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International Travel: Immigration Fallout from the Coronavirus

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International travel to the United States and the availability of U.S. consular services around the world have been dramatically impacted due to the pandemic.

The entry of foreign nationals from UK and Ireland has been suspended in addition to mirror restrictions already in place for China, Iran, and the 26 Schengen countries.  Canada and the US have also suspended the crossing of non-essential persons across the border.[1]  These restrictions do not apply to US citizens and permanent residents returning home and certain categories of non-immigrants.  However, they may be subjected to quarantine and testing at the border.

The restrictions apply regardless of whether one possesses a valid visa to enter the US or has a valid Electronic System Travel Authorization, more commonly referred to as ESTA. ESTA is an online system used to determine whether a traveler is eligible to travel to the United States under the Visa Waiver Program, which allows nationals of 38 countries to travel or be admitted to the United States without a visa.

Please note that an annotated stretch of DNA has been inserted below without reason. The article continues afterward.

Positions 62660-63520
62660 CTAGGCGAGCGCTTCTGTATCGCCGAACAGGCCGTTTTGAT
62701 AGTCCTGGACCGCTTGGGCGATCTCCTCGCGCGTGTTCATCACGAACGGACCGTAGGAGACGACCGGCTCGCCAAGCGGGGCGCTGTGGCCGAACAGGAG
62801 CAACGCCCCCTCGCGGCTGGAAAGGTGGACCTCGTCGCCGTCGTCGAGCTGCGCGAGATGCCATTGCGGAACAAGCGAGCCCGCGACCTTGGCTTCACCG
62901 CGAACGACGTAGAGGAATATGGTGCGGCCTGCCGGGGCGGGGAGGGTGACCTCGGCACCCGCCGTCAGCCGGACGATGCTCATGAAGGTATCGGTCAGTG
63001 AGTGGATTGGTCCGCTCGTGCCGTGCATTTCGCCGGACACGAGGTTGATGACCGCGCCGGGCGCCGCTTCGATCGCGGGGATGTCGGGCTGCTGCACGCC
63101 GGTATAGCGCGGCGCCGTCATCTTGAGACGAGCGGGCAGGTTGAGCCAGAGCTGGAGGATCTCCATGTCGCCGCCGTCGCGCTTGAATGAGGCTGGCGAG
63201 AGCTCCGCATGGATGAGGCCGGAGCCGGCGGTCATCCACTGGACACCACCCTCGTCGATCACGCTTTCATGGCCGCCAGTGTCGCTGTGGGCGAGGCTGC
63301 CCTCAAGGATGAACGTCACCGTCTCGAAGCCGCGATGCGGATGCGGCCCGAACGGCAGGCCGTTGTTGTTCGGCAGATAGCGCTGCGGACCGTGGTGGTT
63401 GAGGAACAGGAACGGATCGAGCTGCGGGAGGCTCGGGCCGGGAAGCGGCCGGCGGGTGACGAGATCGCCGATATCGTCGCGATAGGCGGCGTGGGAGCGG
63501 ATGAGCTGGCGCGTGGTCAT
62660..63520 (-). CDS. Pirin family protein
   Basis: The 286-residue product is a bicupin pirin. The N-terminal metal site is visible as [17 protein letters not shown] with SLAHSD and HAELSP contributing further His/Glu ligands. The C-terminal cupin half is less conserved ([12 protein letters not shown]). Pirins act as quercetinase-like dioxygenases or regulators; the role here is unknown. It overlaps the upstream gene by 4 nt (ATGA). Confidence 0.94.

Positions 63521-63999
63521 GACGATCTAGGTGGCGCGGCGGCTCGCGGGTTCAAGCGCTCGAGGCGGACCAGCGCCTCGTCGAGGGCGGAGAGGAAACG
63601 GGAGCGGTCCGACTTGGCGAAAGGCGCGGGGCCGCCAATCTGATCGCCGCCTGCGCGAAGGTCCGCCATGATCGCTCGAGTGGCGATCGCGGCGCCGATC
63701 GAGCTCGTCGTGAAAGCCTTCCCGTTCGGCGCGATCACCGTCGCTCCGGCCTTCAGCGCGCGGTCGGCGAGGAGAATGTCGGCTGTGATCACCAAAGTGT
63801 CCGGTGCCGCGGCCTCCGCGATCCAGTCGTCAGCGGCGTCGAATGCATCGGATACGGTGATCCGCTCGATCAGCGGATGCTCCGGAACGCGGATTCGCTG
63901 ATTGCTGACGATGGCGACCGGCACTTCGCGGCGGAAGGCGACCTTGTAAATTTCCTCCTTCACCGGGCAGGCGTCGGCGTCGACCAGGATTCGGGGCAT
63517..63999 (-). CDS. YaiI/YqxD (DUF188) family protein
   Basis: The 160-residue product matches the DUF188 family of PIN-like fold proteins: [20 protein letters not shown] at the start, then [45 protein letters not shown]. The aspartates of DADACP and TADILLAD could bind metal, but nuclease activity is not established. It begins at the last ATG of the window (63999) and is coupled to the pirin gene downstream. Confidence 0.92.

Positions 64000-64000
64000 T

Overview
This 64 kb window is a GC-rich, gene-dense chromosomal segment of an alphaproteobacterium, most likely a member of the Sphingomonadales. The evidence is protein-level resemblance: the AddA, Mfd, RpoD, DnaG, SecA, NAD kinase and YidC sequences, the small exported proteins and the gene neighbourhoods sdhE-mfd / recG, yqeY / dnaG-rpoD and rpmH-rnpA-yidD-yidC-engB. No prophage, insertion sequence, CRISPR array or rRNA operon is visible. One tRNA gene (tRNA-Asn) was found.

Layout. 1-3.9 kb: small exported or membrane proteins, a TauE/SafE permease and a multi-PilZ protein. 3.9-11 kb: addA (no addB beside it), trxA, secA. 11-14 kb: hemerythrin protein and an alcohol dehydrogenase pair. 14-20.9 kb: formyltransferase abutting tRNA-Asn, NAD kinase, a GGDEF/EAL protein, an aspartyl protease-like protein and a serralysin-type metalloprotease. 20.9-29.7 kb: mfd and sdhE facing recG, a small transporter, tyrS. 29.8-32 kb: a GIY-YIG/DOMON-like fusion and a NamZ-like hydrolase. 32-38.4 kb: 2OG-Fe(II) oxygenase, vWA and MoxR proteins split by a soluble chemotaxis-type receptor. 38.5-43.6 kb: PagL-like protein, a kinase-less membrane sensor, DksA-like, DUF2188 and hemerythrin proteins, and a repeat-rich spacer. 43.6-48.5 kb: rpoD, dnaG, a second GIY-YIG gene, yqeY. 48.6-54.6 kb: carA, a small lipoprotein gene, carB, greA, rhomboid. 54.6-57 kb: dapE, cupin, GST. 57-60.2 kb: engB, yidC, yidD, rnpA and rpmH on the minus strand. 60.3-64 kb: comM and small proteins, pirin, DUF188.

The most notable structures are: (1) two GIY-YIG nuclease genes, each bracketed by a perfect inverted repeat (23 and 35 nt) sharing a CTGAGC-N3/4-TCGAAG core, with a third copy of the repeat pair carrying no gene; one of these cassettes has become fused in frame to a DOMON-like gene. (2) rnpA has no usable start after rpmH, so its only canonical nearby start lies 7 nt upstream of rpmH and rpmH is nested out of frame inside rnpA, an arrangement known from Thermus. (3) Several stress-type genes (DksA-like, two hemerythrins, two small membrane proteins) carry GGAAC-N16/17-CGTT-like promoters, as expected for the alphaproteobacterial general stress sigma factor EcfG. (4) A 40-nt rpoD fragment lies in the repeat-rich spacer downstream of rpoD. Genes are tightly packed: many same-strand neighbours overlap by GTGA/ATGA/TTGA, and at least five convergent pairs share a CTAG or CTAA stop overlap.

For those travelers on ESTA who are already in the US but are at risk of overstaying because they cannot depart, Customs and Border Protection (CBP) is working on a procedure to grant them a 30-day additional period.  This 30-day period will be available due to emergency circumstances which do not allow a timely departure.  Similarly, there is talk that others who are in the US on visas with validity about to expire and who cannot leave the US for reasons related to the pandemic will be granted extensions so as to not render them out of status.

There is concern among some US legal permanent residents, especially elderly ones, who have been abroad for a few months that their return home may be delayed due to health concerns.  They are avoiding travel due to health concerns and may have to stay abroad for a total of more than six months and be at risk of being deemed to have abandoned their permanent residence status.  Permanent residents generally are not permitted to spend more than six months outside the US.  At least in the short term it is likely that their status will be protected under emergency exceptions to the abandonment rules.